It's that time of year when circumstances may necessitate that even the most baking averse person may need to produce a plate of cookies for the company Christmas party. Feeling your pain, I am here to help you out with these decadent, no-bake "Glop-Topped Cookies" that will convince your co-workers you really do keep all that booze in your liquor cabinet for baking, not for self-medicating.
I subtitled this post "Not for the Little Ones," and yet these cookies have a very distinct place in my taste memory from childhood. I can't remember what it was, but something recently reminded me of these cookies. I asked my mom to send me the recipe, and after some searching, she dug out her old copy of Caramel Knowledge by Star Tribune humorist and food writer, Al Sicherman. I "baked" up a batch, and that first bite brought me right back to 1985.
There is a healthy dose of liqueur in the ganache which gives them, well, a boozy flavor. Growing up with parents who were anything but high-strung, I had my fill of these cookies every Christmas. Realistically, there is very little alcohol in each small serving of the ganache, so if the kids want to try one don't worry about it. Or give them three if it's been one of those days.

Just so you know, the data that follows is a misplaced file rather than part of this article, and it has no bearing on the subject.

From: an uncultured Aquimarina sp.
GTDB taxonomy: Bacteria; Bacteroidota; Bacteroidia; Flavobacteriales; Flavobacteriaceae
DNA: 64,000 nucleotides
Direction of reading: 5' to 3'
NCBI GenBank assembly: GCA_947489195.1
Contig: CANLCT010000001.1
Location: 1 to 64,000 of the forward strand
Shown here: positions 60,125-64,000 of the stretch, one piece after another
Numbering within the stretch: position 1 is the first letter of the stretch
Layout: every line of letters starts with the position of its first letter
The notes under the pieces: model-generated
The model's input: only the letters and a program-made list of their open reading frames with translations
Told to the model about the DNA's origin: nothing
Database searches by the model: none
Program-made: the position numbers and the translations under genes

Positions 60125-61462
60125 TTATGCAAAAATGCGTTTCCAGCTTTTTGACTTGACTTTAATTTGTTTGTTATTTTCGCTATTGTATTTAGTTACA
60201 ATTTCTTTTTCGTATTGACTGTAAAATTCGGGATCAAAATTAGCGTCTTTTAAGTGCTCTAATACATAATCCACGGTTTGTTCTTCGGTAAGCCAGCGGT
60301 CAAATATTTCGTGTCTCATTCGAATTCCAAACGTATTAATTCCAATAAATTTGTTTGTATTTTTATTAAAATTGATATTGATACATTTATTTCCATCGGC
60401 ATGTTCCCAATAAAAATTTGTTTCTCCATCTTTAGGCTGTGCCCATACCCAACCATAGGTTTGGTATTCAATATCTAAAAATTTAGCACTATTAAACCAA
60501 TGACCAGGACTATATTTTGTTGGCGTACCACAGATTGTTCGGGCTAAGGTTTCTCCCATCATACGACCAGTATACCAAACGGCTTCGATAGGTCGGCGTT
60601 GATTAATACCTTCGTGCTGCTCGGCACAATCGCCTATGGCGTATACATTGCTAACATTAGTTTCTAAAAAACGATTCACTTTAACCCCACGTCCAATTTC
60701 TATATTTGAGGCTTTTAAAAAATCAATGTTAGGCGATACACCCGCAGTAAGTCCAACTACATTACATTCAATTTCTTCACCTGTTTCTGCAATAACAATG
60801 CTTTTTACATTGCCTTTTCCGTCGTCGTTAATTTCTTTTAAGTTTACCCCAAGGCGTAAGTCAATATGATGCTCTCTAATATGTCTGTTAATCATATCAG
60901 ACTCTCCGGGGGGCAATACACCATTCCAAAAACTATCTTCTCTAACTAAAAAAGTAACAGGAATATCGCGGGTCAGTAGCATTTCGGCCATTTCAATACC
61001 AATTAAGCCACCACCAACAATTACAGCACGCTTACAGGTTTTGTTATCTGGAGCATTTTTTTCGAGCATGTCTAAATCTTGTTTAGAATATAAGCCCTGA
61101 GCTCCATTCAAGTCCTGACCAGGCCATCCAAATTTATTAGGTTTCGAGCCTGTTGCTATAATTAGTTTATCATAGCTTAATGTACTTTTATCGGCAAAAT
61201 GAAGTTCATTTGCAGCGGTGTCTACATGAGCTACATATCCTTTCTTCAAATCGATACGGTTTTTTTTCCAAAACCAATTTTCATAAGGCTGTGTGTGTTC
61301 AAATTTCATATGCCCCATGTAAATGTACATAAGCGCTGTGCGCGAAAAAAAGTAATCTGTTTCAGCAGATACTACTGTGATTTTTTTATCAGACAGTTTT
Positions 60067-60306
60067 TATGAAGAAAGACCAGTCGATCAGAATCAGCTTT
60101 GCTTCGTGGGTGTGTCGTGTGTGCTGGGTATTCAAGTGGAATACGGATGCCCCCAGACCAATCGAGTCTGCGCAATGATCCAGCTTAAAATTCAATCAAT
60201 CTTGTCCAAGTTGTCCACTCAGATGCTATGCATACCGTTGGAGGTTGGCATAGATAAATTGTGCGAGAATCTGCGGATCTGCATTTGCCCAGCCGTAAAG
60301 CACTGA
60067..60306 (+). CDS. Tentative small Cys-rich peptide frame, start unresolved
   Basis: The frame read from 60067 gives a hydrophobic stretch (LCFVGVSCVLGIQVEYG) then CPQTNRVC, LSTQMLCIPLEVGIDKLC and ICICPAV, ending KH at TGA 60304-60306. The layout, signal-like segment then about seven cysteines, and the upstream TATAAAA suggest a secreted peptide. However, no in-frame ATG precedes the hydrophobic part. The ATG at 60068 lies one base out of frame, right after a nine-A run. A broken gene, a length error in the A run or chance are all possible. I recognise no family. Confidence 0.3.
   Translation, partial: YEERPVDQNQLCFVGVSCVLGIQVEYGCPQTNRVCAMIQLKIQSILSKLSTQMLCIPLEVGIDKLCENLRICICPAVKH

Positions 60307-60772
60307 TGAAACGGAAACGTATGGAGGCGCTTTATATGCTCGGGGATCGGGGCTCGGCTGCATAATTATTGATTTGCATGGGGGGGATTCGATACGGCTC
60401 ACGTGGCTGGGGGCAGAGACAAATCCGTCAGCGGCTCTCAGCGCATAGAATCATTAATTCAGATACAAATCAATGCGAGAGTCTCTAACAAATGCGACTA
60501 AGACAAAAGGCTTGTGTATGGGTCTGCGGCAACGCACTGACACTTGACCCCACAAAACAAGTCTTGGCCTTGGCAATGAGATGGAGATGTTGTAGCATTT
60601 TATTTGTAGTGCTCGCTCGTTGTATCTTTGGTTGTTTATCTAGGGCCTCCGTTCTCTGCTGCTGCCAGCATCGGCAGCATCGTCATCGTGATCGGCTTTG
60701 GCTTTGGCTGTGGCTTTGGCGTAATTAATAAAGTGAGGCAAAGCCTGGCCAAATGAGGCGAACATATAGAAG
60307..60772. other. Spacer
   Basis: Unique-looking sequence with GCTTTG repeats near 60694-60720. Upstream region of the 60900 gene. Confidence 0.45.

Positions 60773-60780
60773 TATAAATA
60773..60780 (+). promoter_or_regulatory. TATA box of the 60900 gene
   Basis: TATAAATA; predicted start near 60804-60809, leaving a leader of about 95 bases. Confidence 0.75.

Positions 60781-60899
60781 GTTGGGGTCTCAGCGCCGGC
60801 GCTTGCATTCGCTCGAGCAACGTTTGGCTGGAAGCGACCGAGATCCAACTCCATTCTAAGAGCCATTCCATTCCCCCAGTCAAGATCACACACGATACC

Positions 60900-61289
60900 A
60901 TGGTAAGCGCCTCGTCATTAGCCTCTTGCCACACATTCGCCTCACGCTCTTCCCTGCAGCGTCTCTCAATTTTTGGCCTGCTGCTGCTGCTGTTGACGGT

by Al Sicherman
1 1/2 c. heavy cream
4 Tbsp. unsalted butter
12 oz. semi-sweet chocolate chips
3 Tbsp. sugar
3 Tbsp. dry white vermouth
1 box vanilla wafers
Put the cream and butter in a medium saucepan and bring to a simmer over low heat. Remove from heat and add the chocolate and sugar and stir until the chocolate is fully melted. Cool and stir in the vermouth.
Cool the pan in the refrigerator, stirring occasionally, until it is the consistency of honey. Whip with a hand mixer until it is stiff and holds it's shape.
Top the vanilla wafers with big blobs of the chocolate, or you can pipe it on with a pastry bag.** Feel free to decorate with holiday sprinkles, powdered sugar, gold dust, angels wings, whatever you feel like. Makes about three dozen cookies depending on the size of the blob.
*The recipe calls for vermouth, but I used rum in mine and I think that just about any liqueur would be just fine.
**I did this for my first version and it looked like something you'd find on the sidewalk. So, use a fluted pastry tip, not a round one.